A while back I spoke with a friend of mine. He uses a lot of great quotes and one that really sticks with me is, “Teachability is man’s capacity for growth.” It’s about always being open to learning something new. As true as this is, at times it can be difficult to do. Even avid learners can get stuck sometimes. Even if you are committed to constant improvement, by constantly reading and trying to stay ahead, you can still get stuck. Everything cannot be learned from a book. Some things you have to experience. As consultants, one of the biggest challenges we see is leaders getting stuck when it comes to people skills and communication.
Even best-selling authors will tell you that the bottom line for leaders is getting the message out and communicating it effectively. It’s not what you say; it’s how you say it. Your audience needs to hear it, understand it and act upon it. A leader’s job is to create the: vision, alignment, and execution. The way you align people to get things done is by communicating your vision. Let everyone clearly know what has to happen to make it happen.
This is one of the biggest issues for new supervisors who are in a management role for the first time. The reality is most people get to a supervisory or management position based on their technical skills. The best welder becomes the welding manager, the top finance guy becomes the finance manager, or your best salesperson becomes the sales manager. They are promoted because of their skills and knowledge base; not for their leadership and communication skills. Often times, these highly skilled technical people may “lack the people skills.” It’s not that they can’t develop these skills, but up to this point they haven’t had to develop these skills.
The reality of leadership is that technical skills are the price of admission. Having the skills to go from A to B gets you in the door. What sets you apart as a great leader is developing your people skills. Learning to take a vision and communicate it effectively, so that people understand it and will act upon it. I’m always fascinated when I talk to business owners, business leaders, and new supervisors. They will suggest that hard skills are the technical knowledge of getting it done and soft skills are just the “huggy-huggy” stuff. The reality is that soft skills are very hard to implement. They are not soft skills at all! People need to understand that communication skills, people skills and understanding how to get your message across is the hard side of business. They are very difficult to do and lacking those skills will derail great companies, individuals and entrepreneurs. It’s just one of those issues that can take everything you are trying to accomplish and knock it off the tracks.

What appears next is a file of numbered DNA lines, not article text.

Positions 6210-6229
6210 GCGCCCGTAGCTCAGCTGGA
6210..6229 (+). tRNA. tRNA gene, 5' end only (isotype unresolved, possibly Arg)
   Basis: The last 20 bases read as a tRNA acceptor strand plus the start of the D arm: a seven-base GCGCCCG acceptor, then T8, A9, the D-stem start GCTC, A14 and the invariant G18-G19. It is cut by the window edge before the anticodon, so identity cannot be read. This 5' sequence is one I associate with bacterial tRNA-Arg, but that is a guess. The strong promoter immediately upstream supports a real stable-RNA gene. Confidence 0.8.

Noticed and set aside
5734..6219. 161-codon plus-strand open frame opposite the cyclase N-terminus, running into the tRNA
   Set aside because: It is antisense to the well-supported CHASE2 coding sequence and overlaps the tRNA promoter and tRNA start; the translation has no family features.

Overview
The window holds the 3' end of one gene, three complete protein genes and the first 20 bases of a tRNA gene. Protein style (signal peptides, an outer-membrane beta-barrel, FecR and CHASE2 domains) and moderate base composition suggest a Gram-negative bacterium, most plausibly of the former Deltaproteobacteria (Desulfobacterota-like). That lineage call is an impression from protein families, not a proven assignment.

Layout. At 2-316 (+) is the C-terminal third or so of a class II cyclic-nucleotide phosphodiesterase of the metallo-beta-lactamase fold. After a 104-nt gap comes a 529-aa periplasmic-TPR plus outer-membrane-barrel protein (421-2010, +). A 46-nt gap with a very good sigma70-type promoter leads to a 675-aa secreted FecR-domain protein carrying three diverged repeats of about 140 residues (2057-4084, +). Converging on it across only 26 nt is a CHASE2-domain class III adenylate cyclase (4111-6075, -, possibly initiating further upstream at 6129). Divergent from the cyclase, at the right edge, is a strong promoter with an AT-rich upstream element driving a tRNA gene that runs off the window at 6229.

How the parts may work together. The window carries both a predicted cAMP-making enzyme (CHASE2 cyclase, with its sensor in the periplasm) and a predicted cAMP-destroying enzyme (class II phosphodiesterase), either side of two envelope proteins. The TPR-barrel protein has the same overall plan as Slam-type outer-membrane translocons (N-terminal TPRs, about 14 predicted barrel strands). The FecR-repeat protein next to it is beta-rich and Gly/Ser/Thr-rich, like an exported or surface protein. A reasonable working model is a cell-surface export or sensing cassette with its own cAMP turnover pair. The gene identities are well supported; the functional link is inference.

The other day I spoke to Dr. Rick Brandenburg. He has been doing some world-class work in crop development in some of the poorest countries in the world. I found it very interesting when he said, “I really wish I had paid more attention in sociology class and anthropology, so I understood how to communicate my message and how people tick so that I could be even better at doing what I’m doing.”
Leaders need to take a good look at their communication skills, as well as their manager’s communication skills and find ways to help develop them. They probably didn’t get to that position because they lacked a technical skill, but they need the communication ability to sell the vision. It is important for leaders to take their knowledge and communicate it in a way that can be heard and understood by their followers. The bottom line is that it is completely irrelevant what leaders say. What is absolutely crucial is what is heard and understood.
There’s a great book called “What Got You Here Won’t Get You There” by Marshall Goldsmith. It explains that the skills that brought you to this point in your career may not be the ones that get you to the next level. Leadership is a continuous improvement process and is not something that is going to come naturally all of the time. This requires constant focus for leaders everywhere. And, if you are a business owner, focus on getting your supervisors the help they need to get better, as well.